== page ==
Dignity and the News

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I have never taken an interest in reading the newspaper or watching the news on television. In today’s world it is too easy to learn about local and world events and scandals through social media. The closest I’ll come to reading the news is going online to Buzzfeed (which, although provides accurate news, is another form of social media). However, this was not the case when protests erupted in Baltimore this past April.

These protests, in the streets of west Baltimore, were in response to the death of an African American male—Freddie Gray. Like similar stories that have been recognized around the country, the injuries that lead to Mr. Gray’s death were sustained while he was in police custody. When the details of Mr. Gray’s death were released, the people of west Baltimore clashed with the police. Police cars were destroyed, windows were smashed, building and cars were set on fire, stores were looted and many were injured. These people sought justice for Freddie Gray and their public outcry emphasized the distrust felt between the people of the community and the police.

One often hears of violent riots and protests happening in countries where corrupt leaders oppress their people. But never did I think that there would be violent and destructive riots in the place where I would call my home for my four years of college.

During the riots, every student’s eyes, including mine, were glued to the television watching the events in downtown and west Baltimore unfold. Suddenly, watching and reading the news became my number one priority. It was almost surreal that this was happening just a few miles away from my university. My friends and I were constantly concerned with news updates –whether or not there would be protests that day or night or if the protesters were making their way towards us. We watched the news as Baltimore’s governor declared a state of emergency, allowing the National Guard to address the unrest in Baltimore City. My university sent out updates and warnings telling us students to be safe and only leave campus if we really had to. We all had to adhere to the citywide curfew and even our finals schedule was altered to ensure that everyone returned home before that curfew.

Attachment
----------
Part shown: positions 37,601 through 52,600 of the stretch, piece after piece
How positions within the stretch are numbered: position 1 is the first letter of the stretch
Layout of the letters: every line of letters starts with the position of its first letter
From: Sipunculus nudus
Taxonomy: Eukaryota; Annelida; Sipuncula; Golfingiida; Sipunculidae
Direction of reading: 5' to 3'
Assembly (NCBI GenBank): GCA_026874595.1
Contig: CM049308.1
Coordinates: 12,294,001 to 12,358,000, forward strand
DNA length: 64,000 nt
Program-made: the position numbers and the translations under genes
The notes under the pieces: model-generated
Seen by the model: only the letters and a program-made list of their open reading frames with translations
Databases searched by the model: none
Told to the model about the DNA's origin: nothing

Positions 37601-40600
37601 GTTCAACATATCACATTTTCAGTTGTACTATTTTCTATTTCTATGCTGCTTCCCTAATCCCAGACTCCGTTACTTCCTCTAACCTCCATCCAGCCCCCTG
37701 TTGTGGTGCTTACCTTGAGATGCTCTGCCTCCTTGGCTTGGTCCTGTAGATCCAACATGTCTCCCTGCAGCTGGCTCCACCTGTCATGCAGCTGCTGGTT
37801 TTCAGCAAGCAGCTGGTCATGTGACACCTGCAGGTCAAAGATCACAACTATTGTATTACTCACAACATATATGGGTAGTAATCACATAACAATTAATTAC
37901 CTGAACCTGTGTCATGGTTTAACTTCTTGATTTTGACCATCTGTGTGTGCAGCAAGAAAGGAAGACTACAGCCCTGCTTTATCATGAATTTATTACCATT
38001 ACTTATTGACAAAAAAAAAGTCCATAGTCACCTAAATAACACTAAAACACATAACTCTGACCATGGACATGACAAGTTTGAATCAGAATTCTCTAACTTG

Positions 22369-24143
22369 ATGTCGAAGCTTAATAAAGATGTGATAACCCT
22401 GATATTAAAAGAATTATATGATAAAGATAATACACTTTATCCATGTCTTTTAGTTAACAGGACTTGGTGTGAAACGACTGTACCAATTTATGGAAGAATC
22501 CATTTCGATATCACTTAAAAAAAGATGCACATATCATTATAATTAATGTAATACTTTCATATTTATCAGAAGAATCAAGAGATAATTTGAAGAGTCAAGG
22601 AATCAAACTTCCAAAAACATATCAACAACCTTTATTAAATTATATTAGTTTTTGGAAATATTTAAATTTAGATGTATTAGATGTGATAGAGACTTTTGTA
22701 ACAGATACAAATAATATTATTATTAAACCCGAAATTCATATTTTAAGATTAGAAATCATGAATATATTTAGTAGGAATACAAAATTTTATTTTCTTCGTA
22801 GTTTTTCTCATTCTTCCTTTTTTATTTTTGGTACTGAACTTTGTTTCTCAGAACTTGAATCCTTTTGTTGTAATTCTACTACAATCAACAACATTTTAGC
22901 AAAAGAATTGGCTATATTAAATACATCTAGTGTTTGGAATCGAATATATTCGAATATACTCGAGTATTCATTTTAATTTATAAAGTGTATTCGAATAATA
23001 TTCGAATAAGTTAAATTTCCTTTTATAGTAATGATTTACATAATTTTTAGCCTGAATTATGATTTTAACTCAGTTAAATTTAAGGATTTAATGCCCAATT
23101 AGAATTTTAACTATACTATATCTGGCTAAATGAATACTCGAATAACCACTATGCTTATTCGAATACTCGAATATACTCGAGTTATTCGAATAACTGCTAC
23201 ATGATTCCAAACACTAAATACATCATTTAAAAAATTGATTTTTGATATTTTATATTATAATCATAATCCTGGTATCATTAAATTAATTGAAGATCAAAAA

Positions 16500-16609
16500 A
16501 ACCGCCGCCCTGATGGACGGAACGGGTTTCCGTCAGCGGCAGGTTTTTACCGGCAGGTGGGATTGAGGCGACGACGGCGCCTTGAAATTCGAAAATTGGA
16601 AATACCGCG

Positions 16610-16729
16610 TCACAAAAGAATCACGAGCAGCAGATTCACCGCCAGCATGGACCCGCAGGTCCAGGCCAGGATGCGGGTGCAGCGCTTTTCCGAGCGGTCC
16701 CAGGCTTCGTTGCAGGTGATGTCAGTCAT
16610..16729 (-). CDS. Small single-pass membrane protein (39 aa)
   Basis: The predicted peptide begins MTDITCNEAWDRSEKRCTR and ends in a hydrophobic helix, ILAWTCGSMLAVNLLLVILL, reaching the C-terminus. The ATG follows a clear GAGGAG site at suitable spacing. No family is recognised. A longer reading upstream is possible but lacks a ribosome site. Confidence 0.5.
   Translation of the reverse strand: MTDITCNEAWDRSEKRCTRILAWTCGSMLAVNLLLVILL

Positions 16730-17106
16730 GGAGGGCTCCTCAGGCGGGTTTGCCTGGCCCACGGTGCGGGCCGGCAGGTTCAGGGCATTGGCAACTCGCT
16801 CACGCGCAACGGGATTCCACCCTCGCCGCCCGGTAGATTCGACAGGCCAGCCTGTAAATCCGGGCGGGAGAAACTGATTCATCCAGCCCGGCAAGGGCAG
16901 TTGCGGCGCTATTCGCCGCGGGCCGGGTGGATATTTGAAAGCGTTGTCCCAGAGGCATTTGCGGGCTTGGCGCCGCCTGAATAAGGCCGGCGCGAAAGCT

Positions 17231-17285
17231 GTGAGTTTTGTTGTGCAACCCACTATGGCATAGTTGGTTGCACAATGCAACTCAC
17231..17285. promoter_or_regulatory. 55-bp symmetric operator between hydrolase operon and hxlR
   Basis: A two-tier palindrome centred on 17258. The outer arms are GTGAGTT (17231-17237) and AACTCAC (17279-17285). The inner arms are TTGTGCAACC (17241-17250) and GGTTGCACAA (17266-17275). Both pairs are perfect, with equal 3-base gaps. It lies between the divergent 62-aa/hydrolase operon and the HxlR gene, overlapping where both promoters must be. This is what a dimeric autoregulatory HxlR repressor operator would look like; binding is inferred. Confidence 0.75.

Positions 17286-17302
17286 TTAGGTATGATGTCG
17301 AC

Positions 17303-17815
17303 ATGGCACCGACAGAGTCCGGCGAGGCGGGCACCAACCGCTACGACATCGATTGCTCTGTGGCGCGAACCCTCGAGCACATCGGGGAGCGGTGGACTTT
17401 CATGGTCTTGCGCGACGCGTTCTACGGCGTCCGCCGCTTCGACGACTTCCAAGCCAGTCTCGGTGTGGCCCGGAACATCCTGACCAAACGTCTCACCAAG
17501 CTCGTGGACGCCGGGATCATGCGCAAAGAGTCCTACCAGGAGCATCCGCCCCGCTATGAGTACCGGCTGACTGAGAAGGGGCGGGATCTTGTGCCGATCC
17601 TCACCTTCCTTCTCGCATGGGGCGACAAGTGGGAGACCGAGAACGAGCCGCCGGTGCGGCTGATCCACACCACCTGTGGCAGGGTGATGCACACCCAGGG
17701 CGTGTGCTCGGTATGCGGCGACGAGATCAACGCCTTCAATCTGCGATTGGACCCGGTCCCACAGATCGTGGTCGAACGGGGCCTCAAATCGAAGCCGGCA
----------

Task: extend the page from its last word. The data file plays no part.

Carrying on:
Never once during this time did I feel that I was in danger or that changes to my schedule were anything but minor. What really concerned me was the cause of all the uproar—Mr. Gray’s unwarranted death. How could the life of a human being be so disregarded? Despite his previous crimes, mistakes, race, gender, Mr. Gray still had intrinsic dignity and his life still had value. How could individuals who are supposed to protect life and promote safety, instead, forcibly take a life away? Many other questions raced through my mind and sparked some intense conversations among my friends and I. At the same time, I also understood that the destructive and violent actions that resulted from Mr. Gray’s death were not the appropriate response. These actions also failed to recognized the dignity of the police officers injured in the riots and those whose houses and livelihoods were destroyed. They also eclipsed the peaceful protests and efforts of those in the community who recognized that violence will not bring change or trust back into the community.

I think we all know that the news does a fine job of highlighting misfortune, violence and death in our world. But sometimes something as simple as recognizing the humanity of another person can make a difference. We all must strive to ensure that the intrinsic and inalienable dignity of each individual is acknowledged and respected. We must work peacefully and in solidarity with one another to improve the world we live in. The occurrence of a tragic event should not be the reason for this to be understood.

 

Written by Kristyn Rooney, a student from Loyola University Maryland and a current WYA intern in New York City.